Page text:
Metro Employee Parking

There has been some attention paid to where Metro employees park recently.

I submitted the following post to Unsuck DC Metro:

As a retired Metro employee, it should come as no surprise that I have a different take on this than most passengers.
First of all, Joolz (above) is correct. This has been going on for a long time at multiple locations throughout the system. One could probably make a “past practice” argument to support it continuing.
I agree with Jason (above). Many, if not most, employees are allowed to park for free at their workplace. Requiring Metro employees to pay for parking will do little to improve the “Metro Experience” for passengers.
The fact is, most Metro employees actually do pay for parking. All employees who park in public lots must pay the same as anyone else. My understanding is that employees who park at the Jackson Graham Building (JGB) must also pay.
Money isn’t always the main issue. As Meredith pointed out, the amount of parking is often inadequate. When I worked at Grosvenor from ’94 to ’98, this was a serious problem. There were several times when I got to the station to begin my evening shift and all available parking spaces were taken. All the ‘prime’ spots in the Park & Ride area were usually taken — not by Metro employees, but by passengers who either didn’t know or didn’t care that they would be parked illegally after 3:30 pm. The same cars that were there at 2:50 were there at 5 and 6 pm. Transit and MoCo police rarely ticketed them either.
In any case, I (and other employees) had no legal place to park — I’m including the spots along Tuckerman Lane. There was literally no place within probably a mile or more to park. So my choice was to either park in the bus loop (clearly illegal and asking for a ticket) or be late checking in. Usually a spot would clear up in time, if not I would try to park along the curb so that my car would not be obstructing traffic or blocking any vehicles. On four (4) occasions when I parked at a Park & Ride meter (because there were no other spots available and it was legal until 3:30) I got ticketed because I either got called away or forgot and didn’t move my car before 3:30 pm. The Transit Police didn’t seem to care that it was an employee’s vehicle.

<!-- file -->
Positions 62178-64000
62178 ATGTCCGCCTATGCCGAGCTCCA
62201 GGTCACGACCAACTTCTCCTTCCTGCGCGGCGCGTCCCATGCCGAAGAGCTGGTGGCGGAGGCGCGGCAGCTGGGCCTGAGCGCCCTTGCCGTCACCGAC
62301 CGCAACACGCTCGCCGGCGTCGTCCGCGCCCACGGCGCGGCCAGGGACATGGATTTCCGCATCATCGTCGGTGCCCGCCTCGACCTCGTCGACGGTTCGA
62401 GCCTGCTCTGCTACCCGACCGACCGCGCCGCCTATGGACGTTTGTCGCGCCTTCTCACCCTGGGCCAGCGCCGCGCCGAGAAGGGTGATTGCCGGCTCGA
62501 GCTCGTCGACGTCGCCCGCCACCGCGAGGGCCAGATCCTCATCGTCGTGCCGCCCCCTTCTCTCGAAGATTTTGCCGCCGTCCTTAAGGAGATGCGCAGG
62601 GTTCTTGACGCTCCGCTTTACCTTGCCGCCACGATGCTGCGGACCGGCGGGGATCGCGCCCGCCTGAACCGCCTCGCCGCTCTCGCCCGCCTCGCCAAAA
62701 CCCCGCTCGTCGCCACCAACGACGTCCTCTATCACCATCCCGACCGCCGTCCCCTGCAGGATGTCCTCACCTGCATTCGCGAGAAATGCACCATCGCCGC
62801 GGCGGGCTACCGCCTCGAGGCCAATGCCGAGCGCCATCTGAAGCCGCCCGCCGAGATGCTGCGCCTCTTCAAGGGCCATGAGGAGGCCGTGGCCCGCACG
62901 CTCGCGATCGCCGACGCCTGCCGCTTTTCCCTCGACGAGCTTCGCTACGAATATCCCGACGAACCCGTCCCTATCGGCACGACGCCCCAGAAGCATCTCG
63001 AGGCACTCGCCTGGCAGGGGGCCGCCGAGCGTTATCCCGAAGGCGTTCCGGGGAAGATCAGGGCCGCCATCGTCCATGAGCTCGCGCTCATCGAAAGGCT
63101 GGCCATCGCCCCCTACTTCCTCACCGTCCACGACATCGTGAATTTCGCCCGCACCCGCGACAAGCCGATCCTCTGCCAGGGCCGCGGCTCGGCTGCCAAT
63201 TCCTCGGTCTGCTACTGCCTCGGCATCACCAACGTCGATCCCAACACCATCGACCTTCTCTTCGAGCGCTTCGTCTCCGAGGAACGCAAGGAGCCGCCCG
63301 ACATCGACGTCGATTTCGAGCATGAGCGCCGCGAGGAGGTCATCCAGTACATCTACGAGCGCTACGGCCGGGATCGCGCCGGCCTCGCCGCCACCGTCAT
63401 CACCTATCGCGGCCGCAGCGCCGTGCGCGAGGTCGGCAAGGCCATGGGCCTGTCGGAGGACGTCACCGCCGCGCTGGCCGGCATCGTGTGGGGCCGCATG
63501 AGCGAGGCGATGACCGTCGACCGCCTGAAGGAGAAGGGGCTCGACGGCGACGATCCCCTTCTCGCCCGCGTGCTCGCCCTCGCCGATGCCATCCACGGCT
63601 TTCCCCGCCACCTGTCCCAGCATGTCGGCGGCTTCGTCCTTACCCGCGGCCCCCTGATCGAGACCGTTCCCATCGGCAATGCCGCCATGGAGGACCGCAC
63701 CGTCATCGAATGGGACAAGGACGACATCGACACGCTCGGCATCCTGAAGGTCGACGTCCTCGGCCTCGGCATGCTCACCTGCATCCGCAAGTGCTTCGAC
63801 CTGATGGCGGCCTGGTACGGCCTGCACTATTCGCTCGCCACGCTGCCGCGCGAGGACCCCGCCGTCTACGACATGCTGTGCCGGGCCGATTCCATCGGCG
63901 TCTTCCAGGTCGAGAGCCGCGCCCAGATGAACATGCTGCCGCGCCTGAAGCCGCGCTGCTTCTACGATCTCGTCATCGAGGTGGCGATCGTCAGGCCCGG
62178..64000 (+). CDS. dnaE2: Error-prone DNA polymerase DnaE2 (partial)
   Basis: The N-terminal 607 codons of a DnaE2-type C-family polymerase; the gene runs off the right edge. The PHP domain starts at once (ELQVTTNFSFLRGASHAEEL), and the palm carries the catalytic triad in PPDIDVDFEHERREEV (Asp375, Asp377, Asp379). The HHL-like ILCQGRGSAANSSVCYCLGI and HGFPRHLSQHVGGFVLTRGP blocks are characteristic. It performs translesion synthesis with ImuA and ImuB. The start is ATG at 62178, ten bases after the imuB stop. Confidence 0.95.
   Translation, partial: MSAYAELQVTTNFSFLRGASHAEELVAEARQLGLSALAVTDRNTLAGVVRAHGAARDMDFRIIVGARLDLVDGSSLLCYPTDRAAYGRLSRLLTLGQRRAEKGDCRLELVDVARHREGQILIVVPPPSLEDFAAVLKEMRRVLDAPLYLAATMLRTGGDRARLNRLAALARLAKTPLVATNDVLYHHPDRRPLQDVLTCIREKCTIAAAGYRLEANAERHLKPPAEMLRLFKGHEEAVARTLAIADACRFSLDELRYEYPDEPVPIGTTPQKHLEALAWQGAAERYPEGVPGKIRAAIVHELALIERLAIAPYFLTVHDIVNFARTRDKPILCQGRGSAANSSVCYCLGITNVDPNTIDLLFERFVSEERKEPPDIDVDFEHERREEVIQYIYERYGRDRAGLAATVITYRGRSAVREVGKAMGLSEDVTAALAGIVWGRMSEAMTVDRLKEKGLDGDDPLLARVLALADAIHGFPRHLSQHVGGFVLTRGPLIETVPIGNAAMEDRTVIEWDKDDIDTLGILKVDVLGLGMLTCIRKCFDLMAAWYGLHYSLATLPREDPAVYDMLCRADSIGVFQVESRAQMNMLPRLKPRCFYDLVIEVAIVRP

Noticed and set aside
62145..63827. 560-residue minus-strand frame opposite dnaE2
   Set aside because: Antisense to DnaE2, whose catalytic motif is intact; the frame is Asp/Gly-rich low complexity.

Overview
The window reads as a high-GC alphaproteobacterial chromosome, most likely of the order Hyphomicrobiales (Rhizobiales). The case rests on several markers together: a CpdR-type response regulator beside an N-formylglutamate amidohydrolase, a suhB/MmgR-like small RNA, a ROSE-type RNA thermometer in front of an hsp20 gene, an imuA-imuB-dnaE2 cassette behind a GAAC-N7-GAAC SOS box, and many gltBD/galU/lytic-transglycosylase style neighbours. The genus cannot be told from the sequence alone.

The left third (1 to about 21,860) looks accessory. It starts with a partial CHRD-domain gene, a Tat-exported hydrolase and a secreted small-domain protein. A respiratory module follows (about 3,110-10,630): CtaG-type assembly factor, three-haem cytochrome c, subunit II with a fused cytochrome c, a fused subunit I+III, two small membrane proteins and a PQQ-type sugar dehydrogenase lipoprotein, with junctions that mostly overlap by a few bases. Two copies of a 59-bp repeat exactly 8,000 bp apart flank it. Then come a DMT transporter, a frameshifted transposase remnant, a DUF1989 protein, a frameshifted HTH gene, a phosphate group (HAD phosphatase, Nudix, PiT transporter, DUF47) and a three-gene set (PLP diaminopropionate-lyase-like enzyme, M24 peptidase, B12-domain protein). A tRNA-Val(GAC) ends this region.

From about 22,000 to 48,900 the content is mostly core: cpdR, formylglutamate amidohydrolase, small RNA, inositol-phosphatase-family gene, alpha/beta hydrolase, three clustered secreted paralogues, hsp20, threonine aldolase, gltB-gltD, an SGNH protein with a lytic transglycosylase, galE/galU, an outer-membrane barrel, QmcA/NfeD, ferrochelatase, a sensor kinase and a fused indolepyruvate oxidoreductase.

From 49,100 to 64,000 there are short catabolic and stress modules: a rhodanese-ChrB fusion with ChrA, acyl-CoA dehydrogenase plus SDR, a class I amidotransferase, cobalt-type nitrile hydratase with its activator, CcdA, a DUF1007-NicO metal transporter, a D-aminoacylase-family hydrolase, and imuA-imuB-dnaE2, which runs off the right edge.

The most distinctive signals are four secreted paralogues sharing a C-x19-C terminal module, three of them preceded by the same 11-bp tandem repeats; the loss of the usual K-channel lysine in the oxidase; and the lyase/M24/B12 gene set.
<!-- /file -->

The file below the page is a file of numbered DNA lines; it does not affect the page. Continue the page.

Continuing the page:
When I asked about the possibility of getting a few dedicated employee parking spots — way at the back of the lot, the least desirable spots — I was told no way, because it was such a political hot potato. These spots would have been subject to the same rules regarding payment as all of the others but it was still a non-starter.
It seems kind of petty and short-sighted to me to deny an employee someplace to park at their work location. I agree that it should not be the prime spots, but we need someplace to park. It’s just common sense. If there is a problem at a station my guess is the folks stuck on the trains waiting for ATC, CMNT, or Power dept. to arrive probably won’t care where they park, as long as they are able to respond quickly. No dedicated parking spots often = longer response time.
I read the comments on Unsuck DC Metro and the WTOP website. I agree with some of the criticisms and negative characterizations. I won’t begin to defend the actions of all metro employees, but many/most are doing a dirty, dangerous, thankless job. They are not the enemy. When I was in ATC I worked with some very intelligent, competent, and conscientious technicians. They did the best they could in any given situation. Most of the Metro employees I know (technicians, train operators, mechanics, supervisors) do not fit the stereotype (lazy, overpaid, knuckle-dragging, incompetent, rude, etc). I my experience, most were/are decent people just trying to make a living and do the best they can. It is not fair to lump them all into one big group.
Thanks for riding Metrorail. We regret the inconvenience. 😉

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